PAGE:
Denise DiFrancesco, AS, RLATG, CMAR, ILAM

James E. Hayden, B.A., RBP, FBCA

R. Sonali Majumdar, M.S. Hsin-Yao Tang, Ph.D.

These lists are as of December 31, 2017

Gene Expression & Regulation Program

Molecular & Cellular Oncogenesis Program



Paul M. Lieberman, Ph.D. Program Leader

Maureen Murphy, Ph.D. Program Leader

Rugang Zhang, Ph.D. Program Co-Leader

David W. Speicher, Ph.D. Program Co-Leader





Paul Lieberman, Ph.D. Hilary Koprowski Professor

Maureen Murphy, Ph.D.

Rugang Zhang, Ph.D. Kazuko Nishikura, Ph.D. Frank Rauscher, III, Ph.D.

David W. Speicher, Ph.D. Chi Van Dang, M.D., Ph.D. Meenhard Herlyn, D.V.M., D.Sc. Qin Liu, M.D., Ph.D.


Joseph Salvino, Ph.D.

Ken-ichi Noma, Ph.D.

Louise C. Showe, Ph.D.

Emmanuel Skordalakes, Ph.D.



Alessandro Gardini, Ph.D. Kavitha Sarma, Ph.D. R E S E A R C H AS S ISTAN T P R OF E S S OR

Masayuki Sakurai, Ph.D.***

Zachary Schug, Ph.D. Jessie Villanueva, Ph.D. R ESEARCH ASSISTANT PROFESSORS

Immunology, Microenvironment & Metastasis Program SCIENTIFIC LEADERSHIP Dmitry I. Gabrilovich, M.D., Ph.D. Program Leader Ashani Weeraratna, Ph.D. Program Co-Leader


Dmitry I. Gabrilovich, M.D., Ph.D. Christopher M. Davis Professor Dario C. Altieri, M.D. Robert & Penny Fox Distinguished Professor Andrew Caton, Ph.D. Brian Keith, Ph.D. Luis J. Montaner, D.V.M., D.Phil. Herbert Kean, M.D., Family Endowed Chair Professor David B. Weiner, Ph.D. W.W. Smith Charitable Trust Professor in Cancer Research ASSOCIATE P ROFESSO R S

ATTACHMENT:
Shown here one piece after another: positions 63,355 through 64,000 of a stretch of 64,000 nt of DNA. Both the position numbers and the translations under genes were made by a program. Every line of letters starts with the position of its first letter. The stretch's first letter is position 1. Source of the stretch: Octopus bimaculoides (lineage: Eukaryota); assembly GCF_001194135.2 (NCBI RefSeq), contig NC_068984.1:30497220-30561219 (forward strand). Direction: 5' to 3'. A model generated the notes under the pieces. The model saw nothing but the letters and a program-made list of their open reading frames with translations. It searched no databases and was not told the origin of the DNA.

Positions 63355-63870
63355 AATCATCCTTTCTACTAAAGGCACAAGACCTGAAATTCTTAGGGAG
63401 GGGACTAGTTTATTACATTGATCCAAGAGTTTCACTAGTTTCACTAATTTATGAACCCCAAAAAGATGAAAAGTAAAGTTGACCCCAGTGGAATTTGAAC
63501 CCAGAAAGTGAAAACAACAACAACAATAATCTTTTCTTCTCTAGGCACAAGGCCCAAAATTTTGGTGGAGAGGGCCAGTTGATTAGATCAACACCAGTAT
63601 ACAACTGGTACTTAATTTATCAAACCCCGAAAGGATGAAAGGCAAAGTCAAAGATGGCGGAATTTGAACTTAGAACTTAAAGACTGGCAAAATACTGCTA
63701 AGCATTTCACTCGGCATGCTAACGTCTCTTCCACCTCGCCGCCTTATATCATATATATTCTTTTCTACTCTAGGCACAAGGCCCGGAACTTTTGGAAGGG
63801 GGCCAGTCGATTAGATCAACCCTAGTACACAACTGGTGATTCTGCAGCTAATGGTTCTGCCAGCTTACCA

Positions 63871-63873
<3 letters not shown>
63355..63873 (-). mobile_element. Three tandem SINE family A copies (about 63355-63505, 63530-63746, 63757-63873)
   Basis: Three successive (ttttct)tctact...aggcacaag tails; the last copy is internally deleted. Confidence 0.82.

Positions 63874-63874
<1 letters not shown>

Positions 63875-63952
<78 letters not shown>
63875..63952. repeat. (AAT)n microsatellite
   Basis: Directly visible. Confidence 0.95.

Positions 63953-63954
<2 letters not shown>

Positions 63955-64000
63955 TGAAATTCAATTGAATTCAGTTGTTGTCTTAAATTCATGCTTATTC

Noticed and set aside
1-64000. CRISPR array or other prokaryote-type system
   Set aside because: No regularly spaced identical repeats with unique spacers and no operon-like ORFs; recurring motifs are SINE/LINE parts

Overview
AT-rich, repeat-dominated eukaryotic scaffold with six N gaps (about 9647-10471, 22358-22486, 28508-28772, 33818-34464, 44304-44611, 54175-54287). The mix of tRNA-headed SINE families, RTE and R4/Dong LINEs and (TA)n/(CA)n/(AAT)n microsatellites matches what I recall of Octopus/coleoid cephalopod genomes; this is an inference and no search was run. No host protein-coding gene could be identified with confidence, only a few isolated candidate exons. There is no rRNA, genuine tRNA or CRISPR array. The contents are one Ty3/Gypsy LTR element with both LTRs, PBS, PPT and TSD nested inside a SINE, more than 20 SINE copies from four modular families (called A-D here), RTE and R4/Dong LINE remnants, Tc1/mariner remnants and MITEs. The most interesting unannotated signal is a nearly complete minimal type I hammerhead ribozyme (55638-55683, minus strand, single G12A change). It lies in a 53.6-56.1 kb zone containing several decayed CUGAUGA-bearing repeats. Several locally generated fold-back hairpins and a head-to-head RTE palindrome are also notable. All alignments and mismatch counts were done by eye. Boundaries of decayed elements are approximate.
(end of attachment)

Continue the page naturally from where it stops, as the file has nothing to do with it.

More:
Mizuho Kalabis, M.D., Ph.D.†

Chih-Chi Hu, Ph.D.

Clemens Krepler, Ph.D.‡

Qihong Huang, M.D., Ph.D.§

Rajasekharan Somasundaram, Ph.D.

Ashani Weeraratna, Ph.D. Ira Brind Associate Professor ASSISTANT P ROFESSOR S

Qing Chen, M.D., Ph.D. Yulia Nefedova, M.D., Ph.D. Erica L. Stone, Ph.D.

25 // 2017 ANNUAL REPORT



Melanoma Research Center Meenhard Herlyn, D.V.M., D.Sc. Director MEMBERS

Jessie Villanueva, Ph.D.

David B. Weiner, Ph.D. Director

Ashani Weeraratna, Ph.D.


David B. Weiner, Ph.D. W.W. Smith Charitable Trust Professor in Cancer Research Andrew J. Caton, Ph.D.1

Center For Systems & Computational Biology David W. Speicher, Ph.D. Director Louise C. Showe, Ph.D. Associate Director

Jan Erikson, Ph.D.2 Hildegund C.J. Ertl, M.D.


Luis J. Montaner, D.V.M., D.Phil. Herbert Kean, M.D., Family Endowed Chair Professor

Ken-ichi Noma, Ph.D.


Zachary Schug, Ph.D.

Daniel Kulp, Ph.D.

Emmanuel Skordalakes, Ph.D.


Qin Liu, M.D. Ph.D.


Mohamed Abdel-Mohsen, Ph.D. Farokh Dotiwala, M.B.B.S., Ph.D.


Kar Muthumani, Ph.D.

Clayton Buck, Ph.D. 1 2

Secondary appointment Retired in December 2017

Roger M. Burnett, Ph.D. Walter Gerhard, M.D. Dorothee Herlyn, D.V.M., D.Sc. Elliot Levine, Ph.D. Stanley Plotkin, M.D. Leonard Warren, M.D., Ph.D. Zofia Wroblewska, M.D. PRESIDENT EMERITUS

Russel E. Kaufman, M.D.

LEFT Flu virus.


Pablo Tebas, M.D. University of Pennsylvania

Stephen M. Albelda, M.D. University of Pennsylvania

Jeffrey D. Winkler, Ph.D. University of Pennsylvania

Timothy M. Block, Ph.D. Drexel University

Xiaowei Xu, M.D., Ph.D. University of Pennsylvania

Jose Conejo-Garcia, M.D., Ph.D. Moffit Cancer Center



Dennis E. Discher, Ph.D. University of Pennsylvania Cesare Furlanello, Ph.D. Centre for Scientific and Technological Research, Trento, Italy Mark I. Greene, M.D., Ph.D. University of Pennsylvania Wei Guo, Ph.D. University of Pennsylvania Thanos D. Halazonetis, D.D.S., Ph.D. University of Geneva, Geneva, Switzerland Katherine A. High, M.D. Children’s Hospital of Philadelphia/Spark Therapeutics Jay R. Kostman, M.D. University of Pennsylvania/Philadelphia FIGHT Ronen Marmorstein, Ph.D. University of Pennsylvania Steven B. McMahon, Ph.D. Thomas Jefferson University Pat Morin, Ph.D. University of Pennsylvania Richard G. Pestell, M.D., Ph.D. Lankenau Institute for Medical Research Nicholas J. Petrelli, M.D. Helen F. Graham Cancer Center & Research Institute George C. Prendergast, Ph.D. Lankenau Institute for Medical Research Alexander Roesch, M.D. The Saarland University Hospital, Homburg, Germany Anil K. Rustgi, M.D. University of Pennsylvania